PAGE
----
Putting the “Plan” In Retirement Planning

Retirement Planning

Retirement will be one of, if not the most, life-altering phases of your life. Going from earning to spending, working to leisure/volunteerism, an identity tied to work to a self-defined identity, coming to terms with the inevitable… These are all huge changes with far-reaching ramifications. Yet most of us give less thought to retiring than we did to choosing a college major. Most of us just hit an age where we’re tired of work, or our friends are all retiring and say, “Welp, guess I’ll pack it in.” We have vague notions of travel or something to soak up our time, but nothing concrete. Maybe we have a general idea of how much we have in the bank, or how much we’ll get from a pension/Social Security, but no firm numbers. This type of hand-waving and wishful thinking is not sound retirement planning. 

Retirement planning is a big deal, and it needs to go beyond money. Yes, money is important because without it you can’t even begin to think about retirement and all the other things that go along with it. But there is so much more to think about and plan for. You need to plan and research to cover all aspects of your retirement lifestyle, and it needs to start when you’re young-ish so you can adjust your plans as events warrant. If you wake up one day and realize you’re about to retire (or are already retired), it’s too late for meaningful planning. And trust me: Spitballing your retirement plans or winging it year to year might be fun for about six months. After that, you’re going to start regretting all the things you didn’t plan for as the unpleasant surpsrises and “gotcha’s” begin to mount. 

So when you’re planning your retirement, what are some of the things (financial and otherwise) that you should think about? Here’s a sampling:

How much money will you need?

Before you can do anything else, you need to figure out how much you will be spending in retirement. What are your monthly/annual expenses? How much travel will you do? Will you need a new car, computers, phones, a roof, appliances, or other major budget busting purchases? Health care? What about a buffer for emergencies? Will you be supporting family members, or donating to charities? Figure out how much you will be spending before you retire. 

Where, exactly, is the money coming from?

Once you know what you’ll be spending, you need to know where the money will cover from to cover that spending. Do you have enough saved? Where is it, what is it invested in, and do you have a drawdown strategy that minimizes your tax burden, or your need to draw on investments in down markets? What will your social security or pension payments be? (Don’t guess. Go to the social security website or your pension administrator and get exact numbers.) Do you plan to sell your home and downsize to free up cash? While inheritances are nice, you can’t count on them so don’t factor them into your calculations.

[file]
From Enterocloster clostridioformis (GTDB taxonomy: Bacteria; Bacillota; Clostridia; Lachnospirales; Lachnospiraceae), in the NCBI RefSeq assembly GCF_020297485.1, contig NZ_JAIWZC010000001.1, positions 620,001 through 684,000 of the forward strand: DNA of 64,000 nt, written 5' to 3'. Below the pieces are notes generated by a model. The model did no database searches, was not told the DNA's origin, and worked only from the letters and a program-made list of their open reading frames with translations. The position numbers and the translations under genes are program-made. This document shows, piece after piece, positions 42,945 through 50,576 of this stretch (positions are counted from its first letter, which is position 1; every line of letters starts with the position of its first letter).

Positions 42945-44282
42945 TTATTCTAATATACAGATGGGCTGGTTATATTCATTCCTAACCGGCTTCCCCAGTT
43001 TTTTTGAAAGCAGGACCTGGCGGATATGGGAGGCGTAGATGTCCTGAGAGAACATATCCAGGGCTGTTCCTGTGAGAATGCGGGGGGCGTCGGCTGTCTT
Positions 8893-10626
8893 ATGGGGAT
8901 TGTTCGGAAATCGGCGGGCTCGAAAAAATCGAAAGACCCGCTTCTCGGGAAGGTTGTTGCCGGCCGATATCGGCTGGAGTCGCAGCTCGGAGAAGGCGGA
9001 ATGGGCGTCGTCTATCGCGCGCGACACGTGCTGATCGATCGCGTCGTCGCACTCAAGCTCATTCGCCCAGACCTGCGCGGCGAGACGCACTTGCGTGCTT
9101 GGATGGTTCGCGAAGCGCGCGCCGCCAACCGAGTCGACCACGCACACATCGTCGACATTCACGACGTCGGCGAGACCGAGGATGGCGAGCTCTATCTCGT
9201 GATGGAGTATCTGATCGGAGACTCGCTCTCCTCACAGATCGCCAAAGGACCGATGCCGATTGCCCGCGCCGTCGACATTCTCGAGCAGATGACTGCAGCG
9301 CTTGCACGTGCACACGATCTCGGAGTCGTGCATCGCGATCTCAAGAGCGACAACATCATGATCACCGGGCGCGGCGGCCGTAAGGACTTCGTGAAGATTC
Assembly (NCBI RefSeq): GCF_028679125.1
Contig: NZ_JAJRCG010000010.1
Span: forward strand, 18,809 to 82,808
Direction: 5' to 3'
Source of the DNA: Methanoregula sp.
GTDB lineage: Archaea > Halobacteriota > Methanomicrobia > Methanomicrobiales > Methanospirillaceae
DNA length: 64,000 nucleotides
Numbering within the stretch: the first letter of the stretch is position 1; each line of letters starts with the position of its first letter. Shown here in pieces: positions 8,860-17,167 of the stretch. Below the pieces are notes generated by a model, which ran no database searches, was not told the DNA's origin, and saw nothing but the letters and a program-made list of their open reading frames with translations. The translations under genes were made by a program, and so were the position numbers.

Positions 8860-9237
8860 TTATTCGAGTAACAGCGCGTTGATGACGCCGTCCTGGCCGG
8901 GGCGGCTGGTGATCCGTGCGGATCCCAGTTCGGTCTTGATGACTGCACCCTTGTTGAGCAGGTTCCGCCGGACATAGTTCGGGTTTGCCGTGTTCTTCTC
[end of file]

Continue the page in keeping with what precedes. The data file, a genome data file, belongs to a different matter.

How long do you need that money to last?

While we can never know the date that the Grim Reaper will come for us, we can make educated guesses. How long did your parents and grandparents live? Siblings? Do you have health issues that are likely to take you out early? Can you modify your health for extra longevity? Do you engage in risky behaviors? Do you plan to retire at 50 or 70? Are you likely to get forced out of your job early, or does your occupation favor older workers? (If you wait to retire, you won’t need your saved money to last as long.)

What will your tax situation be? 

What tax bracket do you expect to be in? Is most of your money saved in pre-tax accounts that will trigger a tax bomb when you begin withdrawing money? Do you have cash or Roth products that will allow for tax-free withdrawals? Will you trigger big capital gains taxes on your investments or home sale? What will happen when you have to start taking required minimum distributions? Do you plan to use charitable contributions to reduce your taxes? Taxes are complicated and highly individual, so you’ll need to do the work here to figure out your tax burden and take steps to reduce it before you retire. 

What if you are forced to retire sooner than you want?

What happens if illness, injury, family issues, or ageism (it may be illegal to discriminate, but there’s no denying that older workers are often the first to go) force you out of the workforce before you’re ready? Do you have a backup plan for alternate work, or part-time employment? Can you lower your projected retirement spending to compensate? Can you save more now to hedge against the possibility?

Do you have a plan for collecting your Social Security/pension?

Social security and pensions are great, but they are sometimes complicated when it comes to actually collecting the money. Will you take it as soon as you’re eligible, or wait? If you have a spouse, how will you coordinate your benefits so you get the most out of them? What’s the plan when one of you dies? Does the pension pass to the survivor, or is the remaining social security check enough? 

What benefits might your employer provide? Any hiccups in accessing benefits?

If you’re retiring before Medicare age, does your employer offer healthcare for retirees, or an option to buy in? Will any life, disability, or long term care insurance continue if you retire? If so, do the rates go up? What are the restrictions on any 401k plans and withdrawals if you leave before retirement age? How big will the penalties be? Will you get any severance or accrued vacation pay? What happens to your pension if you leave a bit early? Is it prorated or terminated? These are all things you need to know when you’re setting your retirement date and number.